AVOID Entity Services by Focusing on Capabilities

Entity Services are services that are centered around an Entity. For example, a CustomerService or a ProductService. Most times these services focus on data and CRUD operations. These services can cause low cohesion and in turn cause high coupling. Instead, focus on capabilities of services, the data encapsulated and owned by the service. Focusing on capabilities will increase cohesion and lower coupling.


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Entity Services

I believe that the default way that systems are built and designed today in 2021 is still revolving around large data models. This can be illustrated by a question on Reddit, which was asking if a microservices architecture where each table represented its own microservices was the best approach.

The answer is no. Absolutely not.

I don’t blame the user for posting this question. There is so much content around creating CRUD apps that it’s not really surprising. Also, when creating a large monolith, having a large schema is also typical. So the idea to split a large monolith and schema into microservices, would seem like you would create services around tables/data.

Also, I would guess most developers relate Entities to tables. This is likely because of ORMs like Entity Framework.

Data Centric

For my example throughout this post, I’m going to use the concept of a product in a warehouse.

Entity Services

This entity has a few different properties that would probably be managed by CRUD. If you’re talking about an HTTP API, it would probably follow a CRUD to HTTP Methods.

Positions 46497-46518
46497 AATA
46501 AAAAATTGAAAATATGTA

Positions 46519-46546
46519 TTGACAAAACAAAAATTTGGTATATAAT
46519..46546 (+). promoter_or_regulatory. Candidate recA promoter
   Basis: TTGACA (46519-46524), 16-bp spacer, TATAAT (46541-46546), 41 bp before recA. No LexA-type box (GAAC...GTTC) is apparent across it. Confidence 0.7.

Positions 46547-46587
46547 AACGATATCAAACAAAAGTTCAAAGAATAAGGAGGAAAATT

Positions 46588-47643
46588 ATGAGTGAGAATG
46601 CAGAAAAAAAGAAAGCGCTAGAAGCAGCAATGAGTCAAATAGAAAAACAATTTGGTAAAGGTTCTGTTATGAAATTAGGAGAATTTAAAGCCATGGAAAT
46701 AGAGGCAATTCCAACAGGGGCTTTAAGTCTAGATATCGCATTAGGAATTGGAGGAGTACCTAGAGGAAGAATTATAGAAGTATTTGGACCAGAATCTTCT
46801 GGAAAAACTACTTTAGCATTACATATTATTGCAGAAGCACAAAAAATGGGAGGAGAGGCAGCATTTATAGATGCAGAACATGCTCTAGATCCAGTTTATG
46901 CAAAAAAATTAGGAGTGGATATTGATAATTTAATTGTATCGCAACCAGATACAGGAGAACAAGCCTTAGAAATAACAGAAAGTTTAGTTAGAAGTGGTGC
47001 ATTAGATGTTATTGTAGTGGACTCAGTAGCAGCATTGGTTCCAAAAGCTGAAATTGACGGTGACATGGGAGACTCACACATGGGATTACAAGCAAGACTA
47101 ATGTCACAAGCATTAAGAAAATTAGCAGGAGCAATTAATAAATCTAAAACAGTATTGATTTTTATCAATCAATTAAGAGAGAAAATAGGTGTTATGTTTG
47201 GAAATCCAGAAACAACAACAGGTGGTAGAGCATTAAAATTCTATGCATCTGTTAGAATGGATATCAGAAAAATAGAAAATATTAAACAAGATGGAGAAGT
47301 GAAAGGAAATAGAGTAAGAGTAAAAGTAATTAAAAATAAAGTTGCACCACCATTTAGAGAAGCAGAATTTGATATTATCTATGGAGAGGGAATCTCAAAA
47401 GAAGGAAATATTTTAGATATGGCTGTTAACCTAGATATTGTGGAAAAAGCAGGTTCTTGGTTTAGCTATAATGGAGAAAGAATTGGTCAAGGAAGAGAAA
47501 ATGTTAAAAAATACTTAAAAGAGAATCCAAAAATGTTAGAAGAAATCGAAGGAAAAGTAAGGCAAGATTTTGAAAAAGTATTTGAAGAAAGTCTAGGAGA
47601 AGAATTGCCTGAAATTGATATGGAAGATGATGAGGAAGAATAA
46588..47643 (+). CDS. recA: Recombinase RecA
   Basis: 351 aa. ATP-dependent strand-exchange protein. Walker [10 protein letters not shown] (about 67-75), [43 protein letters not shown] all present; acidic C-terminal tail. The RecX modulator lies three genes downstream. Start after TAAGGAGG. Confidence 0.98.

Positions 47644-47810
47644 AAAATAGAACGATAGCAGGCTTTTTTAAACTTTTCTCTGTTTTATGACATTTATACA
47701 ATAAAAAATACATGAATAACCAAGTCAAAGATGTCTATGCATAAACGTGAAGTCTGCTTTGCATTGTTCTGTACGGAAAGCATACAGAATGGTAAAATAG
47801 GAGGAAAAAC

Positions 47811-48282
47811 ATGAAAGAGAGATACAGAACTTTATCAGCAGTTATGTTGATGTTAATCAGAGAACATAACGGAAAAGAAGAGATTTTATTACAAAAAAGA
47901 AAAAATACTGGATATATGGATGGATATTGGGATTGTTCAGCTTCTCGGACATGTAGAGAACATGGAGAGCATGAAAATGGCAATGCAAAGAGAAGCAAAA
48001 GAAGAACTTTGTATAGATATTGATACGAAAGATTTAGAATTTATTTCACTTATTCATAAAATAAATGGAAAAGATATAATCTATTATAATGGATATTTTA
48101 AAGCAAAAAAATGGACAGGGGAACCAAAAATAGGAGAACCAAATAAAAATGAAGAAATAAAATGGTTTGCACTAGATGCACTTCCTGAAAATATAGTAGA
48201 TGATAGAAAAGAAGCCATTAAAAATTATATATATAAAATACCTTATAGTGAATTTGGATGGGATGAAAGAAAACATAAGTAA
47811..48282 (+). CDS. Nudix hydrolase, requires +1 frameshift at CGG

For example, if you wanted to create a product you would call:

POST /products

Or if you wanted to update a product you would call the route:

PUT /products/{Sku:Guid}

These are the typical examples you’ll find in blogs/tutorials/videos.

If you’re looking at an API, it would contain just CRUD type methods:


The alternative is to focus on the capabilities of your service. Instead of grouping your entities by their data, rather group them by the capabilities they provide that relate to each other.

A service is the authority of a set of business capabilities.

If you look at the entity, which properties relate to each other? What are the actions users would take in order that would change those properties?

If the quantity on hand of a product is changing, why is that? What would a user be doing that would change the QuantityOnHand?

Does the QuantityOnHand have any relation to the cost? Would QuantityOnHand ever change at the same time as the price?

Likely not.

If you decompose the capabilities that you need to expose to users, they are driven by commands/actions/tasks. What are the things users are trying to do?

Entity Services

Moving away from CRUD and exposing explicit capabilities will then expose which capabilities are concerned with what pieces of data.

The QuantityOnHand is affected by shipping and receiving products. The capabilities of shipping and receiving products belong to the warehouse.

The Name, Description, Price, and Cost have nothing to do with shipping and receiving products. So why are the other properties on the product entity?

Entity Services

If you do this to the other properties, you will realize that the capabilities define the data they own. Group related capabilities together into their own service/boundary, then you will realize that you do not have a single entity, but multiple concepts of the same entity that reside in multiple services.

Entity Services

The concept of a product now lives in multiple different boundaries/services. They all share the common SKU, but each service owns a set of capabilities. Behind those capabilities are the relevant data it owns.

Focusing on capabilities will increase cohesion and reduce coupling. Coupling is reduced because of increasing cohesion. You do not need to call other services to get/change data because you have the required data within a service for the capabilities that it owns.


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Aggregate (Root) Design: Behavior & Data